AFM rules: Supports spectroscopic insights

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  • Published: May 15, 2016
  • Author: David Bradley
  • Channels: Atomic
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An atomic force microscope was able to take a snapshot of the atoms before and after the reaction, but also found two supposedly short-lived intermediates (center) in this reaction of two enediyne molecules. Credit: UC Berkeley

Non-contact atomic force microscopy has been used to investigate simple chemical reactions at atomic resolution confirming what chemists knew from spectroscopy. The research offers new rules for predicting the properties of catalytic reactions and for designing novel catalysts.

The bond making and breaking in common chemical reactions happen on a timescale far too short to capture the intermediate stages using conventional analytical techniques without recourse to some way of freezing the action. Of course, these changes, occurring in picoseconds can sometimes be snapped if the flashgun of one's "camera" is a femtosecond burst of laser light. The burst of light virtually freezing the action as dancers under a strobe light in a nightclub.

However, chemists and physicists at the University of California, Berkeley, and Lawrence Berkeley National Laboratory point out that some intermediate structures on the surface of a catalyst are less photogenic. "Intuitively, we did not expect to see these transient intermediates, because they are so short lived," explains Berkeley's Felix Fischer. "Based on our traditional understanding, you would expect to see the starting materials and very shortly after, only the product. But we see these intermediates, so something else is going on."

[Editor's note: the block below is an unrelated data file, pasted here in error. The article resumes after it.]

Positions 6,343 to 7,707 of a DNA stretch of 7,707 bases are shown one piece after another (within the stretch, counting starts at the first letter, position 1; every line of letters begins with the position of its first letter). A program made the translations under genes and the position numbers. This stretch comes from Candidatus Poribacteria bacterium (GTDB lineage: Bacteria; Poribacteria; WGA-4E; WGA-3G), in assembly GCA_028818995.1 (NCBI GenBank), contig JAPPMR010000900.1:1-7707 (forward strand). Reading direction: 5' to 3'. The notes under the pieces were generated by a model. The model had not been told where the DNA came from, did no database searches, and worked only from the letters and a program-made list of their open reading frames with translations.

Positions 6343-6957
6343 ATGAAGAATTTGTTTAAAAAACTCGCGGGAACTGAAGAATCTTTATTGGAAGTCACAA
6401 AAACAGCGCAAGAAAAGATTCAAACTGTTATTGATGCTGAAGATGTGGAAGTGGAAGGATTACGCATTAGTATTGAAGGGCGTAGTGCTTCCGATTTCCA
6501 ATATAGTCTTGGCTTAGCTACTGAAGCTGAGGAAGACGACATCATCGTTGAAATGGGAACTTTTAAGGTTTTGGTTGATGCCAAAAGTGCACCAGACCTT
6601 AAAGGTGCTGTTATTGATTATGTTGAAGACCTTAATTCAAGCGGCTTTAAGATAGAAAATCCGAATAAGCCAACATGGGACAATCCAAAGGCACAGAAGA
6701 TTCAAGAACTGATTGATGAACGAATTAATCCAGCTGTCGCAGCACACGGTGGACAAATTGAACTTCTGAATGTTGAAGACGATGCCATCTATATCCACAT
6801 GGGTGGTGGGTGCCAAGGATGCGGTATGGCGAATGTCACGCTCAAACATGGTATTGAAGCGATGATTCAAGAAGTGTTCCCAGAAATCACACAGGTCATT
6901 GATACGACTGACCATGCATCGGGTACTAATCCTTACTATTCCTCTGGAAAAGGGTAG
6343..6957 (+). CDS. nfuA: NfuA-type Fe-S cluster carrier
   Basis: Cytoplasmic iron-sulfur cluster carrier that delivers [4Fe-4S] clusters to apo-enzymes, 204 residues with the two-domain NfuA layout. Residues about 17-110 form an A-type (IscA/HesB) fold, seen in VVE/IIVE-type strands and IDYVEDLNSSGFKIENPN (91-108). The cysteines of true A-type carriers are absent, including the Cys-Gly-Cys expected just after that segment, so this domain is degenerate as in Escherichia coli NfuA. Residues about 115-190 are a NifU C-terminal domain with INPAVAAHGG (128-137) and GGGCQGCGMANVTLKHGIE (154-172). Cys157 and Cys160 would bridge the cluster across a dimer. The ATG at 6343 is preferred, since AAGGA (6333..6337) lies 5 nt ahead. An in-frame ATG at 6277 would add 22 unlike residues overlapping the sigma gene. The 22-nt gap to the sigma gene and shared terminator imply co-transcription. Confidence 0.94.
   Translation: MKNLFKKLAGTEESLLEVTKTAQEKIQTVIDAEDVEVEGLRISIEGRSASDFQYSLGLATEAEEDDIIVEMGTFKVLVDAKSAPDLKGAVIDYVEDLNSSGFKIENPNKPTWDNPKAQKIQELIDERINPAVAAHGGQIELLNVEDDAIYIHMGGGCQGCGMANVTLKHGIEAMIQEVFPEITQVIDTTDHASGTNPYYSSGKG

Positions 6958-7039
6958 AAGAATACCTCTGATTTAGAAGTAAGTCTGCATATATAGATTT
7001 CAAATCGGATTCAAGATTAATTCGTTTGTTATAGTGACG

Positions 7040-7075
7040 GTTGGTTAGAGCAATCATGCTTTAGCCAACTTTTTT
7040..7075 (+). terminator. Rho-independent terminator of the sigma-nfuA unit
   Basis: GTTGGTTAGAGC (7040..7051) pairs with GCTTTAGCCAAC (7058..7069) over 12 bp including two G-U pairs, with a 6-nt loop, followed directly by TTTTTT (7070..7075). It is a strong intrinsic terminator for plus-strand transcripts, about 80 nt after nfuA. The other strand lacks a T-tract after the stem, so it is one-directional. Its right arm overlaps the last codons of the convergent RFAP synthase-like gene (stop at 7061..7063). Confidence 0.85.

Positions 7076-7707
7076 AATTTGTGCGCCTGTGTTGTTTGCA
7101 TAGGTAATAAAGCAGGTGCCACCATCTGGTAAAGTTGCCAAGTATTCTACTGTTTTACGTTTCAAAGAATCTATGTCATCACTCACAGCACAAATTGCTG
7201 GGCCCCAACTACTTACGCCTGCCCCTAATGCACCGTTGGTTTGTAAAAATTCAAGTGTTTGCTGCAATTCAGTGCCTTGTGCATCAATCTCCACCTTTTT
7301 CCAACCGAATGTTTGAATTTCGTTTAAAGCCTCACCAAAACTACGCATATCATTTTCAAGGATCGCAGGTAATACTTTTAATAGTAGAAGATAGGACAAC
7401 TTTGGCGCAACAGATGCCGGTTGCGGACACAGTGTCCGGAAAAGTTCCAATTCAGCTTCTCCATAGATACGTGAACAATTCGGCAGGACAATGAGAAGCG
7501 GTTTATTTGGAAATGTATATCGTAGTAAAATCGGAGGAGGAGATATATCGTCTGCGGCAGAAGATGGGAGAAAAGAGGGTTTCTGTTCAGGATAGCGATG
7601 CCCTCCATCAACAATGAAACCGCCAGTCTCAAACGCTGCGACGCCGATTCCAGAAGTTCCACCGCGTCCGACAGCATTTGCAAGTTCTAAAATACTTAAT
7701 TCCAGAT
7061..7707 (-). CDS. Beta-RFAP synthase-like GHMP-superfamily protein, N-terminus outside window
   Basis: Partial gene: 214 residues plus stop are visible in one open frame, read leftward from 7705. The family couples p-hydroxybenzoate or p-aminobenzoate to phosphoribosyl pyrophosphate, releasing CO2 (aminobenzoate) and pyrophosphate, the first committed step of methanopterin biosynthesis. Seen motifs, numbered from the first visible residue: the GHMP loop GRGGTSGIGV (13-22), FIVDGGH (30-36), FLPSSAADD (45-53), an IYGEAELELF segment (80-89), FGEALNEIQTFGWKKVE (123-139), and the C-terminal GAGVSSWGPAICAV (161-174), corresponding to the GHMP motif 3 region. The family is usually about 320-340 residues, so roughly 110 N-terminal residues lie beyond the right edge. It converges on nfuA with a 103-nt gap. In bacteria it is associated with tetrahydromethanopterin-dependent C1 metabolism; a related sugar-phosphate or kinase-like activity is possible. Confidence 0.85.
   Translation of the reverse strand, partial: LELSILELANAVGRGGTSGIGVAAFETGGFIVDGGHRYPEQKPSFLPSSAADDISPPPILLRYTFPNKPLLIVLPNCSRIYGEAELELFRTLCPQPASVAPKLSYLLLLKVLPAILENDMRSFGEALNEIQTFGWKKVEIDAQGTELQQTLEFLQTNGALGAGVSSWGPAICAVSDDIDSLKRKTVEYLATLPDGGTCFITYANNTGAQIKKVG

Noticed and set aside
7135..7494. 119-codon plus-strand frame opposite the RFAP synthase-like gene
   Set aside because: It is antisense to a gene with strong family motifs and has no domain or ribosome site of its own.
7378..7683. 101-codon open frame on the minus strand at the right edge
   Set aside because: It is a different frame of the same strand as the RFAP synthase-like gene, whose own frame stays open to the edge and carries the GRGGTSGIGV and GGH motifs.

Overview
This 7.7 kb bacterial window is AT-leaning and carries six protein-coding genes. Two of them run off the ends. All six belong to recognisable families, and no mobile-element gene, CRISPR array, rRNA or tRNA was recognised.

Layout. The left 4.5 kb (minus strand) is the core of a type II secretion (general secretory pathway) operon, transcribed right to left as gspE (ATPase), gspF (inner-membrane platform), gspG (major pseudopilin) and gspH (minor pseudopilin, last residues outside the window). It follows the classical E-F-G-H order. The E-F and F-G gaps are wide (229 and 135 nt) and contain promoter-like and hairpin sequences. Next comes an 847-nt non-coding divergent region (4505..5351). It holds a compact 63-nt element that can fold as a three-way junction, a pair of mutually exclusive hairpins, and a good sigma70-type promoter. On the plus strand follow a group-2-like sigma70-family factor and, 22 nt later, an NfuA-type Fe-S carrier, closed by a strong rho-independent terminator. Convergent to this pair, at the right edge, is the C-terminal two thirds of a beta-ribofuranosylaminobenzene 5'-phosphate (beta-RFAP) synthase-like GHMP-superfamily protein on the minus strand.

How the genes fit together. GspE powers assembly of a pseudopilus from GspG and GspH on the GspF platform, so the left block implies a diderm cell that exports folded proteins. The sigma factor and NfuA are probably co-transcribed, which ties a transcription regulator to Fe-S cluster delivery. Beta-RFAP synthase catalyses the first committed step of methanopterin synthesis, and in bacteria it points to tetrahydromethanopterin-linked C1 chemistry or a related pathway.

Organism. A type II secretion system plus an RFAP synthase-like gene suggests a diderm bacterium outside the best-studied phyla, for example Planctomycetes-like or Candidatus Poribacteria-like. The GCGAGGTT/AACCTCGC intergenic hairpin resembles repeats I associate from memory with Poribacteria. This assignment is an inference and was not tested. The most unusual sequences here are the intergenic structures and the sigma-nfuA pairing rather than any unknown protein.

Force for good

Three years ago, Fischer and Berkeley physicist Michael Crommie teamed up to apply the atom-scale precision of atomic force microscopy to take snapshots of molecules before and after a reaction, trying to confirm what chemists have always inferred. Fischer and his colleagues are now putting together the toolbox that will help design or improve catalytic reactions, which are the workhorse of the world's chemical industry, responsible for producing everything from fuel to the building blocks of plastics. These tools could also impact fields such as materials science, nanotechnology, biology and medicine.

"The way chemists think about heterogeneous catalysis appears to be an incomplete picture of what is actually happening on the surface," Fischer explains. "If we can understand how to take this tool box and use it in the design of new structures or the synthesis of new materials, that opens a whole new field of chemistry that so far has been dark to us, because we did not know how to actually visualize what is going on."

Writing in the journal Nature Chemistry, the team explains how nc-AFM, hovers above a surface and detects individual atoms via a microscopic vibrating probe with a carbon monoxide molecule at its tip. Molecules placed on a gold or silver surface and heated can be snapped with the AFM tip as the reaction takes place. The details that are becoming apparent provide new insights into catalytic reactions of which chemists previously had only a vague notion.